5. Who among us who knows a bit about firearms didn’t see that coming?

    Altho it is pretty interesting to see a new patent fight in the field of firearms. It’s been a long while since there has been a patent pissing match in the gun world.

    Before WWI? Hoooo boy, were there some royal legal battles. Epic legal battles.

    Interesting footnote to gun patent pissing matches of Ye Olde Days: Most of John Moses Browning’s (cue the Tabernacle Choir here) designs were never produced. Oliver Winchester purchase most all of JMB’s designs until the A5 came along, but Winchester wouldn’t make most of the designs into guns. As JMB explained to his wife, when she asked by Winchester would buy designs, but never make them into products: “Sometimes, Oliver is just building fences.”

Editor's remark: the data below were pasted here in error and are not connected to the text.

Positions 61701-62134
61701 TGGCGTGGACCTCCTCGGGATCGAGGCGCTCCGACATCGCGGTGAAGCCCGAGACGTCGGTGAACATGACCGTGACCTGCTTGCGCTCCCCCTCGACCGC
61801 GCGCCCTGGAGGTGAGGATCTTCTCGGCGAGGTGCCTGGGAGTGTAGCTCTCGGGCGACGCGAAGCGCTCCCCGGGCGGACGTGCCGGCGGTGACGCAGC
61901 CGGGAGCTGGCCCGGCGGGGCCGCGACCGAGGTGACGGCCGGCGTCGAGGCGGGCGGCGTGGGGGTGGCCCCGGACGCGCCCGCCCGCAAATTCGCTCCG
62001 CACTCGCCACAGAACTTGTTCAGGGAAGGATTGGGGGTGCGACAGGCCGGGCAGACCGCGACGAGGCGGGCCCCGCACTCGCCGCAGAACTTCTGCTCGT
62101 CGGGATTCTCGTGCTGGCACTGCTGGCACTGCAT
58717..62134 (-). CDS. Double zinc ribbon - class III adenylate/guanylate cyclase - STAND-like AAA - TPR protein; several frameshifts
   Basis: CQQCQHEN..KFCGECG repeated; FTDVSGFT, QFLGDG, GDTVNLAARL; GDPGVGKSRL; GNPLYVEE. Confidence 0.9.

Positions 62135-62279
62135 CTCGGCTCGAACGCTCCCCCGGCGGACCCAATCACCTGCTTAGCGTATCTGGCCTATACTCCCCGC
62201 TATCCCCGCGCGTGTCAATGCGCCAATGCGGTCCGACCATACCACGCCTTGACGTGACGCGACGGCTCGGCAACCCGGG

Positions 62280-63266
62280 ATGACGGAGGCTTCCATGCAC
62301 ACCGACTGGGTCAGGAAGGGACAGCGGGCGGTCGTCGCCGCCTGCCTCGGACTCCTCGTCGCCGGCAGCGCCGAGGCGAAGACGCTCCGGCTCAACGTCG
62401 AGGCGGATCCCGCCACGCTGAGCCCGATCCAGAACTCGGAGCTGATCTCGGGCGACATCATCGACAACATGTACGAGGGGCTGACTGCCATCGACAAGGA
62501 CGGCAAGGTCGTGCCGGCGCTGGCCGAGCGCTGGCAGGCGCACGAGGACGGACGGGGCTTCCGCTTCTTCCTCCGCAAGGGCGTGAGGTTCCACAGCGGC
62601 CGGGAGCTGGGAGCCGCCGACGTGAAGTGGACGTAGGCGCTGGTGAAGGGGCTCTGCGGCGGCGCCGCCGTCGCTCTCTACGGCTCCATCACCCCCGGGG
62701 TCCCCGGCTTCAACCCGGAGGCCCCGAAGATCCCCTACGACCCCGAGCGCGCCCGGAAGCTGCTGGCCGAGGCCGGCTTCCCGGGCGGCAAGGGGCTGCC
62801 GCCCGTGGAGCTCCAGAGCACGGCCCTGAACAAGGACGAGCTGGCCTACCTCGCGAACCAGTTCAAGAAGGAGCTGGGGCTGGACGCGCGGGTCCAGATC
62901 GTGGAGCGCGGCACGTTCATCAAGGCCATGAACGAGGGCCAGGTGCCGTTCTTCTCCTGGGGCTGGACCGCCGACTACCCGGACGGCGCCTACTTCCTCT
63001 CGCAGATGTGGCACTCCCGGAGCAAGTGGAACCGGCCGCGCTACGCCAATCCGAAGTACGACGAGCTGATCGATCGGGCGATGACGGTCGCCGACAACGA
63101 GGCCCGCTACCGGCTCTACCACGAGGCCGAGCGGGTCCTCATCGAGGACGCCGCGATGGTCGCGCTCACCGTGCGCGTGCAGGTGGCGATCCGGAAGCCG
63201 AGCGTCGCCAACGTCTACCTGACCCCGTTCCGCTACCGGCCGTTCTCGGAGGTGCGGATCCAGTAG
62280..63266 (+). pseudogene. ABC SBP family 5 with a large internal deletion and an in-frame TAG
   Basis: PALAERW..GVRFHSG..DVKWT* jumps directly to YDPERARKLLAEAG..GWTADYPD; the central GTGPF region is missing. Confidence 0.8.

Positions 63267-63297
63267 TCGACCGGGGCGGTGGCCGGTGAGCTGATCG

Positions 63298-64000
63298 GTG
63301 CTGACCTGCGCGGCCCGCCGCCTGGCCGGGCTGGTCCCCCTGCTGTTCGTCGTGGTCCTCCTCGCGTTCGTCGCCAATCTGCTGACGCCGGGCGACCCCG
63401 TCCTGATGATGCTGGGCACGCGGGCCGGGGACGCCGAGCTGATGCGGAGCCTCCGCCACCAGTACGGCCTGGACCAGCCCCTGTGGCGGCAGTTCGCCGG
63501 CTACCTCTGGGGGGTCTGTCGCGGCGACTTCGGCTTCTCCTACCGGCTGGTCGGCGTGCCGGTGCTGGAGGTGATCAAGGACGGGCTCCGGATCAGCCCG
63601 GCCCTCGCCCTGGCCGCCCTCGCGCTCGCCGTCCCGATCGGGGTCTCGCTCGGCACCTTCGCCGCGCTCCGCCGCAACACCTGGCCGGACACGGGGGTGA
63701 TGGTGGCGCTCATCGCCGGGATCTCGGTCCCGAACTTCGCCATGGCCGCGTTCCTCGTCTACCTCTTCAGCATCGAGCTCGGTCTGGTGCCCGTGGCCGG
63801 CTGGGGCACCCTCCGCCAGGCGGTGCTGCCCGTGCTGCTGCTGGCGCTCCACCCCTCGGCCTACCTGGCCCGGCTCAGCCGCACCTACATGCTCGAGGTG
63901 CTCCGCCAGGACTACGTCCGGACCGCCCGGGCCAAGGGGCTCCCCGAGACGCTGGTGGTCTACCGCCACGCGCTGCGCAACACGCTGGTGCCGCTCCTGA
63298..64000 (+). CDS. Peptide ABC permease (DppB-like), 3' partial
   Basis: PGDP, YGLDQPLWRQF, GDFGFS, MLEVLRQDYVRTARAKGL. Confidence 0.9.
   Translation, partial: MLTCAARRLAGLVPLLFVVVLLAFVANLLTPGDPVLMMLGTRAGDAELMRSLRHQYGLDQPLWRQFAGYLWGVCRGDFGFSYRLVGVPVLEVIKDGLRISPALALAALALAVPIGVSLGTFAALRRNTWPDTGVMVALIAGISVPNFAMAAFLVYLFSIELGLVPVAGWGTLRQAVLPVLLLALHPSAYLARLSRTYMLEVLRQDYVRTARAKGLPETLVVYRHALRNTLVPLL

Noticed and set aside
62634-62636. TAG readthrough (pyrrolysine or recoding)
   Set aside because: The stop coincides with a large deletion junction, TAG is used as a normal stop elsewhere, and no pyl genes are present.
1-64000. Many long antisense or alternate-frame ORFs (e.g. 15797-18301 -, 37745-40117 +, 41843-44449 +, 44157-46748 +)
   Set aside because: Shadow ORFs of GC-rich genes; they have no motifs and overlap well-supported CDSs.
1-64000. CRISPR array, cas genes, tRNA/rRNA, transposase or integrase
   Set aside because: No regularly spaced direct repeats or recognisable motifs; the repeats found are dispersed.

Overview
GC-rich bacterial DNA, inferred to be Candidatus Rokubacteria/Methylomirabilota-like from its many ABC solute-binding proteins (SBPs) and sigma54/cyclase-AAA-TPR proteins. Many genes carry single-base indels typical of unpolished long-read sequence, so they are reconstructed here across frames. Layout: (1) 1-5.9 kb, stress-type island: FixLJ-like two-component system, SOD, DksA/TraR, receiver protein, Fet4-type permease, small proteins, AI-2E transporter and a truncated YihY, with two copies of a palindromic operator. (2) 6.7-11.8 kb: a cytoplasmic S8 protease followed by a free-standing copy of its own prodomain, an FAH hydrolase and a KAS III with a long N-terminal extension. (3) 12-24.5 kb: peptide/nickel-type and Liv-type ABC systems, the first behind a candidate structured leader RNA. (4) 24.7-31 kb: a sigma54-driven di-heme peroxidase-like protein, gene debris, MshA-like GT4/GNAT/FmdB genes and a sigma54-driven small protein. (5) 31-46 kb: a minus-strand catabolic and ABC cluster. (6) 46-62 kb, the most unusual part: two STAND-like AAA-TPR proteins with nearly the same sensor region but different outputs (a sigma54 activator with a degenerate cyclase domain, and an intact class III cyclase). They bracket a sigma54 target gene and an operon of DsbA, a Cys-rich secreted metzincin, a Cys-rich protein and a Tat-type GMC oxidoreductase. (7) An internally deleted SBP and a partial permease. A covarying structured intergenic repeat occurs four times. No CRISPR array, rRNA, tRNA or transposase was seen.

• This sounds kind of like the way S&W bought the patent for drilling a cylinder straight through in the late 1800s and defended it so aggressively, don’t it? Except that they won that one, and it looks like Mossberg is going to lose this one. It sure seems like drilling straight through should have been obvious also, but that’s not how it worked out. All other revolvers had to wait for the patent to expire.

      • Many things can be obvious in hindsight, but often are overlooked because they are “off the beaten path” of usual approaches.

        Drilling a cylinder straight through is obvious … once you have a metallic cartridge with a rim on it to hold everything, and if you’re starting from a clean sheet, perhaps. But if all you’ve worked on so far has used powder, ball and primer cap, well then of course the cylinder can’t be bored through, because…well, because that’s just how it’s done, obviously.

    • Not surprising at all, and I know a fraction of what you do. But I can read abstracts and parse claims of novelty.

      This one wasn’t difficult, once it got re-examined. The USPTO used to actually have knowledgeable examiners actually look for prior art, and not just say “Sure! Let the courts sort it!” as they do these days.